Can boys wear skirts? France divided by gender stereotyping experiment in primary schools
Experimental scheme called the 'ABCD of equality' was introduced in 275 primary schools last autumn and aims to overcome 'unconscious' stereotyping of boys and girls
The French government sought to end months of bitter controversy over a scheme to combat gender stereotyping by scrapping a disputed primary school experiment but expanding gender equality training to all teachers.
Amid wild rumours and fears that gender theory had been imported from America, parents at about 100 schools had pulled their children out of classes in a mass boycott in January. It was claimed that boys were being forced to wear skirts and taught to masturbate. One protest, led by ultra-Catholics and the far-right who accused the Socialist government of destroying traditional family values, brought 100,000 demonstrators onto the streets in February.
The experimental scheme, baptised the “ABCD of equality”, was introduced in 600 classes in 275 primary schools last autumn. The Education Minister Benoît Hamon announced on Monday that from September the “action plan” would be extended across the country from nursery schools to secondary schools. He said that up to 330,000 teachers would be trained to instruct boys and girls that they are equal and should have equal opportunities to study and work.
“I want school to stop being a battlefield,” he said, on France Inter radio. He denied suggestions that the government was “backing down” on the scheme. But he acknowledged some parents had a “misperception”. “Some people thought it was about sexual education,” he said.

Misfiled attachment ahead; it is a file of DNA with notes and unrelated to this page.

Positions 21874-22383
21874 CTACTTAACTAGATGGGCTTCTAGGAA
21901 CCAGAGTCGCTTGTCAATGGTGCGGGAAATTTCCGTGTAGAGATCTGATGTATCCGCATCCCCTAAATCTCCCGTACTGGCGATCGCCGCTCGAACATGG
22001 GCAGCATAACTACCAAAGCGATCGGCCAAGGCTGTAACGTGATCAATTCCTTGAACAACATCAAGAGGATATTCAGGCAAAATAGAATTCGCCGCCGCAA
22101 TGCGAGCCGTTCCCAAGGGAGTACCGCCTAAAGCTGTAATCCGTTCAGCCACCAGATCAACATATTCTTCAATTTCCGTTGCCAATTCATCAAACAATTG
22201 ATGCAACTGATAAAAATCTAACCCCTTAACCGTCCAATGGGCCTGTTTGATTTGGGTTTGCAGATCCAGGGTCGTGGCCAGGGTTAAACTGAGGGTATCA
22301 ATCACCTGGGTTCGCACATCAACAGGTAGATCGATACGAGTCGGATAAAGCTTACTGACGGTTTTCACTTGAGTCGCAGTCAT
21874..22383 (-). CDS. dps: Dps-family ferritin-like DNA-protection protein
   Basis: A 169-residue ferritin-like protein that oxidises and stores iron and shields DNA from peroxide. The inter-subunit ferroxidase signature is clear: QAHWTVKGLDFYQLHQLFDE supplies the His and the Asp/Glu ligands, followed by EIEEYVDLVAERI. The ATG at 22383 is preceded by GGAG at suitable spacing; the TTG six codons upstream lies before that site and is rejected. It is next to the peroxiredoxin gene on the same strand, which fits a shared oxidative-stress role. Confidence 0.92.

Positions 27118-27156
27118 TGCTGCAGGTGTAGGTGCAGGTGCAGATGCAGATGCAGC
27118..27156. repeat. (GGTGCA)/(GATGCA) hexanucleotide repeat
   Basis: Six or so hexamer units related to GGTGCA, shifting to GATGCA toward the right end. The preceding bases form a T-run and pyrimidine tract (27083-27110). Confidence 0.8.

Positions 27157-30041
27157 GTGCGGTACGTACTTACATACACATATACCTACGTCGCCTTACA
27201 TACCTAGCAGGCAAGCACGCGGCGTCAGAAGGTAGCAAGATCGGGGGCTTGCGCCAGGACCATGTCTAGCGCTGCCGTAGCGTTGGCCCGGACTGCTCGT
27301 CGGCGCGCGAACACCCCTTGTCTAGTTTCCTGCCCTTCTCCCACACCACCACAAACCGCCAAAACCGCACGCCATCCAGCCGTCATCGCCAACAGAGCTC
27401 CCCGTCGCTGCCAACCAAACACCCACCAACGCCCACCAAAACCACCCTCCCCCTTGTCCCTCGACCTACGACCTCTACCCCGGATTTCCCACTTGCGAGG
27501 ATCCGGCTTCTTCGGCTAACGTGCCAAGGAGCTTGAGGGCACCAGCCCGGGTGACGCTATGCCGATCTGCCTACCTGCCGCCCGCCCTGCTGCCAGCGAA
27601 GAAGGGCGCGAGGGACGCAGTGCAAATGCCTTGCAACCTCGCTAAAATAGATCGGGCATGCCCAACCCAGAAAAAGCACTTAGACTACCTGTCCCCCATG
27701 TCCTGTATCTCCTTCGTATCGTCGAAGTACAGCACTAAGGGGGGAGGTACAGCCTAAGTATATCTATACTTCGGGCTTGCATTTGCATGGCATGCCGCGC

“I regret these battles of adults,” he went on. “The child is our priority.”
Mr Hamon said the new curriculum, which comes into force in 2016, would take gender equality into account in all subjects. The training aimed to overcome “unconscious” stereotyping which for example leads to more time spent teaching boys than girls.
“The aim is not to deny the differences” between boys and girls, he said, “but to show that they are equal by law.”
By extending the programme while ditching the experiment, the government is attempting to shore up support on the left while reassuring opponents who feared the government was trying to impose gender theory. Opponents included the leader of the centre-right UMP, Jean-François Copé, who had pointed to a children’s book, entitled Tous à Poil (All in the Buff), as an example of gender theory. It turned out that the book had never been on any education ministry list.
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